Potential conflict of interest: Nothing to report.
Mild cognitive impairment in rapid eye movement sleep behavior disorder and Parkinson's disease†
Article first published online: 23 MAR 2009
Copyright © 2009 American Neurological Association
Annals of Neurology
Volume 66, Issue 1, pages 39–47, July 2009
How to Cite
Gagnon, J.-F., Vendette, M., Postuma, R. B., Desjardins, C., Massicotte-Marquez, J., Panisset, M. and Montplaisir, J. (2009), Mild cognitive impairment in rapid eye movement sleep behavior disorder and Parkinson's disease. Ann Neurol., 66: 39–47. doi: 10.1002/ana.21680
- Issue published online: 10 AUG 2009
- Article first published online: 23 MAR 2009
- Accepted manuscript online: 23 MAR 2009 12:00AM EST
- Manuscript Accepted: 19 FEB 2009
- Manuscript Revised: 18 JAN 2009
- Manuscript Received: 31 OCT 2008
- Canadian Institutes of Health Research. Grant Numbers: CIHR MOP-62955, CIHR MOP-84482
- Fonds de la Recherche en Santé du Québec. Grant Number: FRSQ 11834
- Canadian Government Chair on Sleep Disorders from the government of Canada. Grant Number: 950-208222
To investigate the frequency and subtypes of mild cognitive impairment (MCI) in idiopathic rapid eye movement sleep behavior disorder (RBD) and Parkinson's disease (PD) in association with RBD.
One hundred and twelve subjects without dementia or major depression including 32 idiopathic RBD patients, 22 PD patients with polysomnography-confirmed RBD, 18 PD patients without RBD, and 40 healthy control subjects, underwent a comprehensive neuropsychological evaluation. We compared the proportion of patients with MCI between groups using standard diagnostic criteria.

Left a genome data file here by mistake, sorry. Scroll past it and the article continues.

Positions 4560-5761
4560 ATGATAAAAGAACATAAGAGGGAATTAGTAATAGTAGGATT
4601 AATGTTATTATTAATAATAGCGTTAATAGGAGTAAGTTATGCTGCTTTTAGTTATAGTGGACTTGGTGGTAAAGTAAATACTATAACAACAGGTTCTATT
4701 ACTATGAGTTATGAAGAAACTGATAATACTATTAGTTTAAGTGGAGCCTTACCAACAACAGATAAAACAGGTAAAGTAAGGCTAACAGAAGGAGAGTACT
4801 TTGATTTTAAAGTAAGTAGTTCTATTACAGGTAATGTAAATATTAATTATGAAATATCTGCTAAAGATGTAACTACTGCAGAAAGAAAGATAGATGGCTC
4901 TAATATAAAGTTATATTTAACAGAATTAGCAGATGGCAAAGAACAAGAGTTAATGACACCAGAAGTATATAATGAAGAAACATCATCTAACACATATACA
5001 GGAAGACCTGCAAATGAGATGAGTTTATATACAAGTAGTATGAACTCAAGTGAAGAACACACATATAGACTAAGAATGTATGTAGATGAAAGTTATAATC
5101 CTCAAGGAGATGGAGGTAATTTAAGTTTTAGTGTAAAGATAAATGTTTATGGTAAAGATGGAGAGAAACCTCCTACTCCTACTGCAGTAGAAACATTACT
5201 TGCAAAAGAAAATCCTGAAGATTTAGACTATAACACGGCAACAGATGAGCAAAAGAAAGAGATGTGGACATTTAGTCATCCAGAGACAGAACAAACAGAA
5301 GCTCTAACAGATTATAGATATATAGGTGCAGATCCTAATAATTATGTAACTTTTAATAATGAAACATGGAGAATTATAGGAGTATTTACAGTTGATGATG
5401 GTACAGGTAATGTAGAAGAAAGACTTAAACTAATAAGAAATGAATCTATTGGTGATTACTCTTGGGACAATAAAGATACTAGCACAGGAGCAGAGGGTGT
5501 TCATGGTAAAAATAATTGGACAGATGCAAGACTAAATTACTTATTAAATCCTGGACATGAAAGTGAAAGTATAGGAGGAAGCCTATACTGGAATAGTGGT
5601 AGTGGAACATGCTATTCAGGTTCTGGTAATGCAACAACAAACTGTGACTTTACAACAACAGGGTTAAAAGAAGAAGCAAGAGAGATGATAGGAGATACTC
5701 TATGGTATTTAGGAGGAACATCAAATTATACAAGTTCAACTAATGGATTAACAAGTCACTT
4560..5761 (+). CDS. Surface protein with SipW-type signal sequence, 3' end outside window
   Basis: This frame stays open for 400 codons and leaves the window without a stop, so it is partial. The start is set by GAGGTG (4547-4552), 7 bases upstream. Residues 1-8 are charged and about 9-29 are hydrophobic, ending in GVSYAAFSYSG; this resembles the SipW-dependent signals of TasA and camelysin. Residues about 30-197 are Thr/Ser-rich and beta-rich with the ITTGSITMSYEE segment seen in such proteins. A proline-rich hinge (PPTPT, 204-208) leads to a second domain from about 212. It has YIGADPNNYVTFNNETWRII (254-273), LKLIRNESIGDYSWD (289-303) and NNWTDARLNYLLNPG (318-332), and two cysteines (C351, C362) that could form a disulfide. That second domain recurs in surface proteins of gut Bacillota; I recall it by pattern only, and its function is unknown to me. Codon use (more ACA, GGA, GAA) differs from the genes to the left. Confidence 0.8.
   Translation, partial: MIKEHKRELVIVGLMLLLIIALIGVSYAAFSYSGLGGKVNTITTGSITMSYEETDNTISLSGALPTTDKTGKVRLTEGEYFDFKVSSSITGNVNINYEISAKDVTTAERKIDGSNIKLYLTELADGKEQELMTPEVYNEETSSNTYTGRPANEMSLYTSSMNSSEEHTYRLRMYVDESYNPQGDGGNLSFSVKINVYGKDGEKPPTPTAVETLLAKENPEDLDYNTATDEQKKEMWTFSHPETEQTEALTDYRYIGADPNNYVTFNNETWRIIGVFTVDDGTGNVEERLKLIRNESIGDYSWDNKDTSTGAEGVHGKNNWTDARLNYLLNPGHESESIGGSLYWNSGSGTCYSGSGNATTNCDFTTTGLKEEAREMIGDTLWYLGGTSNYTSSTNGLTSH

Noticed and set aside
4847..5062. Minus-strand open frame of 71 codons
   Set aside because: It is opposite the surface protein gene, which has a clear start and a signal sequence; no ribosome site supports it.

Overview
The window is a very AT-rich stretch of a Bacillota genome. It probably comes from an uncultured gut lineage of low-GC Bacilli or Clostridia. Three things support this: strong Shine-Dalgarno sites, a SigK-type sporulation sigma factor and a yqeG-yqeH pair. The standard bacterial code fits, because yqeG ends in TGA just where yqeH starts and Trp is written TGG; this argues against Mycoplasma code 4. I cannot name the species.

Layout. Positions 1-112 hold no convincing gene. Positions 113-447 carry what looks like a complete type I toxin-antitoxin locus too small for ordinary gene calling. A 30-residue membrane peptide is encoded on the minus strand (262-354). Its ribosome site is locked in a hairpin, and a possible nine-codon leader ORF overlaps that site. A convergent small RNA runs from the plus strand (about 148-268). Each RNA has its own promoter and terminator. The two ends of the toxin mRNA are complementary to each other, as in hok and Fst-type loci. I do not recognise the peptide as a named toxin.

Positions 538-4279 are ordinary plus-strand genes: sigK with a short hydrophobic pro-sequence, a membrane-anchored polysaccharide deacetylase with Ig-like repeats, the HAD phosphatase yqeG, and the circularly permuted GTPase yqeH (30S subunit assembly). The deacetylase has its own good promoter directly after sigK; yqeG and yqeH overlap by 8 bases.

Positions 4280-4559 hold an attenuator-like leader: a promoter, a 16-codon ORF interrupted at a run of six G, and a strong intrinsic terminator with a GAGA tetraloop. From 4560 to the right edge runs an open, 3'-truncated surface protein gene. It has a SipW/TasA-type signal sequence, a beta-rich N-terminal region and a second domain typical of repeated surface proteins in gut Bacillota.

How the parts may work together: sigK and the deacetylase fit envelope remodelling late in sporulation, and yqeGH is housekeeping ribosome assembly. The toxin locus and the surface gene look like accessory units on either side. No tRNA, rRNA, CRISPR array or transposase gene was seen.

MCI was found in 50% of idiopathic RBD patients and 73% of PD patients with RBD. In contrast, only 11% of PD patients without RBD and 8% of control subjects had MCI. The presence of MCI was significantly greater in idiopathic RBD patients and PD patients with RBD than in PD patients without RBD and control subjects. PD patients with RBD also performed worse than idiopathic RBD patients on neuropsychological tests assessing visuoconstructional and visuoperceptual abilities.
In both its association with PD and its idiopathic form, RBD is an important risk factor for MCI. Except for visuoconstructional and visuoperceptual problems, RBD may be an important determinant of cognitive impairment in PD. Ann Neurol 2009;66:39–47